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HomeArts-EntertainmentArts & LiteratureMoko Jumbies Rise Up at Yacht Haven Grande

Moko Jumbies Rise Up at Yacht Haven Grande

Life-size moko jumbies greet visitors to Yacht Haven Grande on St. Thomas. (Photo by Roger Stevens)

A trio of iconic moko jumbies was recently planted on St. Thomas at Yacht Haven Grande. “A gift from my creator for a gift to the people of the V.I. and visitors alike,” explains sculptor Edney L. Freeman.

The three moko jumbies were created by Freeman starting in 2018 when Virgin Islands Council on the Arts Executive Director Tasida K. Kelch was searching for someone to create some sculptures at the request of IGY Marinas Executive Vice President of Real Estate and Business Development Eric Simonton.

She found Freeman across the street from the VICA offices standing in front of Fort Christian repeating his marriage vows with his wife. After waiting patiently for the ceremony to end, Kelch asked Freeman if he would consider the project. Four years later, the results are available for everyone to see.

The Welcome Handshake Moko Jumbie extends his hand in friendship to his creator, Edney L. Freeman, and to all residents and visitors to the USVI. (Photo by Roger Stevens)

A son of the Virgin Islands, Freeman was born on St. Thomas in Savan. He holds a master’s degree from Rochester Institute of Technology School for American Crafts, majoring in Sculptural Ceramics (1995) and a bachelor of liberal arts degree from the City College of New York.

A plaque near the moko jumbies in YHG says, “I dedicate these sculptures to the memory of my first encounter in the 50s with Mocko Jumbie Magnus John Farrell who also used a homemade whip made from thrashed and braided ‘Snake’ plants (also called Lizard Tails).”

In recent years females have become an integral part of moko jumbie folklore. Here, a female moko jumbie is paid homage with the sculpture entitled Pan Around the Neck. She was posed after sculptor Edney L. Freeman saw an amazing talent performance for the 50th anniversary St. Thomas Carnival Queen Show in 2002: A female moko jumbie playing a steel pan. (Photo by Roger Stevens)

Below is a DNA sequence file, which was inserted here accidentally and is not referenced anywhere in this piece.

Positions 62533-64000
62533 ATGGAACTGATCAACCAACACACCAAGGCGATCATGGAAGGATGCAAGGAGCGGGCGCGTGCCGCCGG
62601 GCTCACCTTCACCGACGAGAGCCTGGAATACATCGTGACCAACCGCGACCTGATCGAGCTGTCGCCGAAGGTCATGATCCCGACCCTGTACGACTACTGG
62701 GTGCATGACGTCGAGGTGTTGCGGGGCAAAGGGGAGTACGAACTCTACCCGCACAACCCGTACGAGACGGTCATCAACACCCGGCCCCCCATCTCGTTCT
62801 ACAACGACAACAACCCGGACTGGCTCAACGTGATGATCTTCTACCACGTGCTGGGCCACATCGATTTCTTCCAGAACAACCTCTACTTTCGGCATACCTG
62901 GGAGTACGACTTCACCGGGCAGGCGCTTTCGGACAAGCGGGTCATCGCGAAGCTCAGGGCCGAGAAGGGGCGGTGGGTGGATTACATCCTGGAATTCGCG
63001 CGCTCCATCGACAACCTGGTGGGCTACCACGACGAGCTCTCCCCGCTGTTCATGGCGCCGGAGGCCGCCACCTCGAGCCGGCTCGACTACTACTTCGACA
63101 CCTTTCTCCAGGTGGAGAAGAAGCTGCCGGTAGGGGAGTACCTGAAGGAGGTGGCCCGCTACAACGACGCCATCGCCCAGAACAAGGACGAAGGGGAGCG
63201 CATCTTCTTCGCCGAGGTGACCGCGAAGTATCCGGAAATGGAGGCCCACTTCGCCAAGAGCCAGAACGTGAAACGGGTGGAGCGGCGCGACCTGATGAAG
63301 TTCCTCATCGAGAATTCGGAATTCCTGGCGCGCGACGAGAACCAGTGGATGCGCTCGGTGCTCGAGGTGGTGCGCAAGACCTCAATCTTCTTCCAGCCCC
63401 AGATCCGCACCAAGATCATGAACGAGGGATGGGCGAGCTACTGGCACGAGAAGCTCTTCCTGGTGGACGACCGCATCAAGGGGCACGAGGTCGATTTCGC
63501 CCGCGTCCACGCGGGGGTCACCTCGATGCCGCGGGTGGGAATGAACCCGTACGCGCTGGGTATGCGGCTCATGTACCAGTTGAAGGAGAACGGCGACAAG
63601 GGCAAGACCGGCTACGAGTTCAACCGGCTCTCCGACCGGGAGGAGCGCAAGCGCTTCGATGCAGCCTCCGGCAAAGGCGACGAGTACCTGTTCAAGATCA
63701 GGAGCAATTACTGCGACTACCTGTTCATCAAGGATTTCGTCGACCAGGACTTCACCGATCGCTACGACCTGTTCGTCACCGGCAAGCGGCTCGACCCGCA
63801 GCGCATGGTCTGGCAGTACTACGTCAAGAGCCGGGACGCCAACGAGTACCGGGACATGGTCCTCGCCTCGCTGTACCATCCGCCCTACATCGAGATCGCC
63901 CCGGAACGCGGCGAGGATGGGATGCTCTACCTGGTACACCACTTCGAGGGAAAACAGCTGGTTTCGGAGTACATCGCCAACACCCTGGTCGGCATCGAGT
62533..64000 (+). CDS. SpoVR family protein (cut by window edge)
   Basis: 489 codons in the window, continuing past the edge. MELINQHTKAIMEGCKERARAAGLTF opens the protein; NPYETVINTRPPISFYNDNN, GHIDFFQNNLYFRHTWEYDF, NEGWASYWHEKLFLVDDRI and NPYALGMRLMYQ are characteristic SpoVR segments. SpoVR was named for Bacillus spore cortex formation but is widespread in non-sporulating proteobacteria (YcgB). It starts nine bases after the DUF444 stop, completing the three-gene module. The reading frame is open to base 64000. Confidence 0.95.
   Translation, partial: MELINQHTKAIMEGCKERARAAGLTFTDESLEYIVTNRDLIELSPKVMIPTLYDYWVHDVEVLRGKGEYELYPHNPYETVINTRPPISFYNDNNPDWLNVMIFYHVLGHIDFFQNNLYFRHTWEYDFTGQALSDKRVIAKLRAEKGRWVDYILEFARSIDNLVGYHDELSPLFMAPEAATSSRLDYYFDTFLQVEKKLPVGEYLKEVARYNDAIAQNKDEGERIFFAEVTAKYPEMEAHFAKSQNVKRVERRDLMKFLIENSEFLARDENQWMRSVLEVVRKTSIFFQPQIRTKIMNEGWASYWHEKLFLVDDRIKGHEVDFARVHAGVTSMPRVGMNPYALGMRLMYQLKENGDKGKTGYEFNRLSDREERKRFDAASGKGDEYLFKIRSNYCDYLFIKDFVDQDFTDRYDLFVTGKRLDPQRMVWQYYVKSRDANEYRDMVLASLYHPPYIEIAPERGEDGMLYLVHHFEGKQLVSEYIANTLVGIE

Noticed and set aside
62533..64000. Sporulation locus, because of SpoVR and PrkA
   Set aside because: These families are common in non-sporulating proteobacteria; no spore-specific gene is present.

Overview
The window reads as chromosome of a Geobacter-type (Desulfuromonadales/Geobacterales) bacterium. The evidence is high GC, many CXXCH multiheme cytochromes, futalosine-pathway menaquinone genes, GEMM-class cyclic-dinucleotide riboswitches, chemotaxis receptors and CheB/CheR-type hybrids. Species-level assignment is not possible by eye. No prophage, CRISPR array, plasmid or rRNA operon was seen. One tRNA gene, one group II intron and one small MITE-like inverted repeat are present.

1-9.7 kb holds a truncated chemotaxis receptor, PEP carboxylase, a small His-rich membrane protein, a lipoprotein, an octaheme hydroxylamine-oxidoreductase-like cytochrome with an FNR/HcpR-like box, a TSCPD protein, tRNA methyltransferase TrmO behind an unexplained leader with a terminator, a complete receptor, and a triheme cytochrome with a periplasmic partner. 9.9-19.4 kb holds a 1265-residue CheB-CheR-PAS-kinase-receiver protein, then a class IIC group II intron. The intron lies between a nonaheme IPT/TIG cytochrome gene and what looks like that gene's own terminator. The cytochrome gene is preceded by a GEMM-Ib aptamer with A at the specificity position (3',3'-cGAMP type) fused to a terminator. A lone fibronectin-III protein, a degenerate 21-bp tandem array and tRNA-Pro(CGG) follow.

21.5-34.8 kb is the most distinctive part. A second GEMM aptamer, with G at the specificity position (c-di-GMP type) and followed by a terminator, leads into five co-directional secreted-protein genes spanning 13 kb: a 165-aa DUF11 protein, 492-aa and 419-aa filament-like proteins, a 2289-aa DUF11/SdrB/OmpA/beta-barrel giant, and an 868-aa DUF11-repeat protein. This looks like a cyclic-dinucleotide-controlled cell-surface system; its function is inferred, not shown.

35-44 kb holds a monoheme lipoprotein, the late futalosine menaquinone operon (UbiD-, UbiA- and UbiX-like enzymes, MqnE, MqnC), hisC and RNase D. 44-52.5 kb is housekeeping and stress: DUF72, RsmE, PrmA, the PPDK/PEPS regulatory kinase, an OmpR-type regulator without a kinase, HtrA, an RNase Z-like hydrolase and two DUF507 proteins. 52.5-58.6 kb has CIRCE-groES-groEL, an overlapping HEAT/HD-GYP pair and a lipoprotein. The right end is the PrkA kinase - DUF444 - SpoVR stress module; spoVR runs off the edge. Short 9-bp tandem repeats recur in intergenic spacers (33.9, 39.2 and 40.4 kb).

Today’s moko jumbies stand on the shoulders of those past culture bearers who have evolved this great performance dance form. “I am thankful to be able to share this offering with my people,” said Freeman. “I thank the visionary certainty of Island Global Yachting for their confidence, support and betting on me to deliver these sculptures.”

The sculptures were cast in silicon bronze and stand between 10 feet and 12 feet, weighing from 498 pounds to 617 pounds. A three-color patina was hot applied to each sculpture and subsequently waxed to preserve its finish. The moko jumbies were installed at ground level so visitors could better interact with the sculptures.

The Limbo Lean Back sculpture celebrates the dynamic, creative and skillful attributes of the present-day moko jumbies that combine masterful acrobatics and choreographed dance skills. The Fulani-type hat he wears is a throwback to the tall conical hat worn in the 1870s and adds height to the stilt dancer. (Photo by Roger Stevens)

Previously, Freeman made two life-sized bronze sculptures: Mocko Jumbie with Tourist at the World Sculpture Park, and Tropical Masquerader with Whip at the Technology Park in Chang Chung, China. His work has been displayed at El Museo de Las Americas in Puerto Rico, Mattye Reid African Art Center in Greensboro, North Carolina, Geneseo State College in upstate New York, and the University of Rochester.

In 2008-09, Freeman was selected as the first male recipient of the USVI Territorial State Teacher of the Year Award.

He has created an original patented Chess Set featuring uniquely designed Caribbean motifs. His latest works include the Shield Series where the African shield form is used to convey universal messages, and the Slave Tag Series, in which the American brand of enslaved Africans of antebellum South Carolina is captured in clay and sheet copper.

Co-founder of the Association of Virgin Islands Visual Art Educators, Freeman has also been affiliated in various capacities with the School of Visual Arts and Careers, a St. Thomas after-school art program for gifted and talented students since its inception.

Freeman’s sculptural and ceramics work can be found in the homes of prominent art collectors in the USVI and other international locations. His passion is to produce and promote art and sculpture.

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